Ok, so how do I learn to play a topspin forehand and backhand?

For both shots, you need to be able to hit the ball well in front of your body. Look at the movement the racket makes when you hit. At which point does the racket start its natural upward movement? That is the area where you need to hit the ball. This area is going to be at least 40 to 50 cm in front the center of your body, otherwise you will not be able to rotate your body towards the ball.

The most important concept here is the concept of the "contact point". Obviously, at the point where you make contact, two things must have happened if you want to hit a ball that has forward rotation:

  1. The racket must have started an upward movement towards the point of contact. A steeper upward movement means more spin.
  2. The grip you have chosen must allow for the racket to hit the ball at a perpendicular angle. If the racket "open" and you hit the ball with an upwards movement, the ball will fly high and long uncontrollably. For a dynamic shot, you simply cannot control that angle by making active corrections using your wrist. You need a good grip to do that, and let the wrist simply follow - do not "block" your wrist. If you were throwing a ball, would you make an effort to block your wrist? Certainly not.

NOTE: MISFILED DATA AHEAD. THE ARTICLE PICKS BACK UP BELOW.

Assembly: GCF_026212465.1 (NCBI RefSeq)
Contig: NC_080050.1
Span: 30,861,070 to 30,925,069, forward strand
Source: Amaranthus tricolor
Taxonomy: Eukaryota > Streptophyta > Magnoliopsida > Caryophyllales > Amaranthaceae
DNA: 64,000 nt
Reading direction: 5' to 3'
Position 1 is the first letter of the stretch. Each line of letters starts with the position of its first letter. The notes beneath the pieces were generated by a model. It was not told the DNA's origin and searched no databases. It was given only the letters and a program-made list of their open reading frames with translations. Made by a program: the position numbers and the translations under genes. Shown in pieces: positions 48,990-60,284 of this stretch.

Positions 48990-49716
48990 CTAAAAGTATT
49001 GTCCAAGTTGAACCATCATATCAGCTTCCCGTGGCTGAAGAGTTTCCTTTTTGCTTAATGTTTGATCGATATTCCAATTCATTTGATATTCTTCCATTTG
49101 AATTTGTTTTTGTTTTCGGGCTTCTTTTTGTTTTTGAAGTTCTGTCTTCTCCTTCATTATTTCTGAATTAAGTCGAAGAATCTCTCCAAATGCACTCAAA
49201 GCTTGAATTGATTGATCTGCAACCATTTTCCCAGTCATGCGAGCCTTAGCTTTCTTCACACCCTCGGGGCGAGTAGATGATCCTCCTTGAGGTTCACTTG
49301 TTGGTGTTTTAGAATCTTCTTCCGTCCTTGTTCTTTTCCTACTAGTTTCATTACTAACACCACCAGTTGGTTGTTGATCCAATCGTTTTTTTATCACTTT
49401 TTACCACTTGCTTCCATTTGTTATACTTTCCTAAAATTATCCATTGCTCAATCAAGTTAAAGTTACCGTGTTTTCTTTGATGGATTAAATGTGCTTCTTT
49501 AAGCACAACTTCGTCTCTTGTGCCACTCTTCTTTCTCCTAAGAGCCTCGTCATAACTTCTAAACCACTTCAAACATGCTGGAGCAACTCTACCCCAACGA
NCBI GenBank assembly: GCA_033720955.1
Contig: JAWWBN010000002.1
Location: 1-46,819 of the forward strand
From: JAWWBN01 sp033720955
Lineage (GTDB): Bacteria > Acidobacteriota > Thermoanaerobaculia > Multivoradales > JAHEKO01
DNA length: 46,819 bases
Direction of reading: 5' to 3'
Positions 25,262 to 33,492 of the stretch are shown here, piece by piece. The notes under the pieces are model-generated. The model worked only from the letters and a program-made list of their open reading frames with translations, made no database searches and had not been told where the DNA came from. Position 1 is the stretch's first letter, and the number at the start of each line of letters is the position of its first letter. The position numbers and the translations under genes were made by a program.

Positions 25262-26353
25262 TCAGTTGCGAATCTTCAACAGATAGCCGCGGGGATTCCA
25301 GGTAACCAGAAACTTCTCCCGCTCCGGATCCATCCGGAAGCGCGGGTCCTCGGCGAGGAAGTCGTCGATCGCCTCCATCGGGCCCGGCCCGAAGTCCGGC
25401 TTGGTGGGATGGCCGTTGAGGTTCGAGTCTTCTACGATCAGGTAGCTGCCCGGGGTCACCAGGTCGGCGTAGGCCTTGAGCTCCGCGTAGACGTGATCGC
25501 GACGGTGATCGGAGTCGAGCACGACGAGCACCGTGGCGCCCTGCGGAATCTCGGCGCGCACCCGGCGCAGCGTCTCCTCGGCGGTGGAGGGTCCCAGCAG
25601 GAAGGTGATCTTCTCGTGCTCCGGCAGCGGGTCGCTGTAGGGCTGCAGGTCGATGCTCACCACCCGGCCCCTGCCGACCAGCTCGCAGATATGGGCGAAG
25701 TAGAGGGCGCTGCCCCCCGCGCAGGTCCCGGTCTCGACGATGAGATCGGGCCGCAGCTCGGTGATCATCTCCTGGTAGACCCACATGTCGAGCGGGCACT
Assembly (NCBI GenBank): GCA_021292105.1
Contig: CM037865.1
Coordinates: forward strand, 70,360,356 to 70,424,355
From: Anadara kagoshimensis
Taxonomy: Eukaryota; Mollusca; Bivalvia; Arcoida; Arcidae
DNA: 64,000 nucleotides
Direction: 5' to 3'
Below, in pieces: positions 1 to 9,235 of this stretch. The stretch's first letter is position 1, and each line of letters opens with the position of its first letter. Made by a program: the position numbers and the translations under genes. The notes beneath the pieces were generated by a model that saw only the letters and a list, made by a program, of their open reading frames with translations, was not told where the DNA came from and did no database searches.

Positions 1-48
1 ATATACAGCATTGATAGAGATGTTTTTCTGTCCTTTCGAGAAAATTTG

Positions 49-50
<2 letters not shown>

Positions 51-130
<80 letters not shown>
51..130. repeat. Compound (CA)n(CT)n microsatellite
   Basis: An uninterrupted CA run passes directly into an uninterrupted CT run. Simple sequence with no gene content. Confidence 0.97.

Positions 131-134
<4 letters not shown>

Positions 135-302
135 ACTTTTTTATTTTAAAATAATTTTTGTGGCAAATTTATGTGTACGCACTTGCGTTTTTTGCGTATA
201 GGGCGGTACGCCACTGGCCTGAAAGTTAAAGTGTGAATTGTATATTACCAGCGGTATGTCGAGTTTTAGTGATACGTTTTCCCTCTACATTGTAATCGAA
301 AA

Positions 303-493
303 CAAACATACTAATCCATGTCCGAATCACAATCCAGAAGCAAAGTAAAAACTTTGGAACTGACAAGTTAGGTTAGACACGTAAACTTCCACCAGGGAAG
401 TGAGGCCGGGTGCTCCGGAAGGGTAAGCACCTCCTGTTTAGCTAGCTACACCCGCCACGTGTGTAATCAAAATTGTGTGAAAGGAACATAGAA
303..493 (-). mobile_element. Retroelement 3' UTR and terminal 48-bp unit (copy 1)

So, finally, this is how you define the right grip: 

Take the stance you would use in the specific situation. Bring the racket to the point of contact (remember, well in front of your body). Now use a grip that allows your racket to be "straight" (perpendicular angle) at that point. There you have your correct grip.

As you can see, the grip will also depend on how tall you are, how high the ball has bounced before you hit it, even how long your arms are. That is why kids will tend to use more extreme grips to hit topspin shots. An average ball bounce that would be hip level for an adult is head height for them! That is, by the way, one of the reasons why kids train with softer balls nowadays.

One final tip: when you try to get accustomed to a better forehand and backhand grip, take a look at the position and angle of your racket after your backswing. Memorize this position. In order for your racket to have a perpendicular angle towards the ball, in the backward position, just before you start swinging the racket forward, the side of the raccket you want to hit the ball with should be pointing more or less towards the ground. Then, as you swing forward and finally upward, it will righten its angle until, at the point of contact, it will be straight, thus allowwing you to give the ball the forward rotation that you want.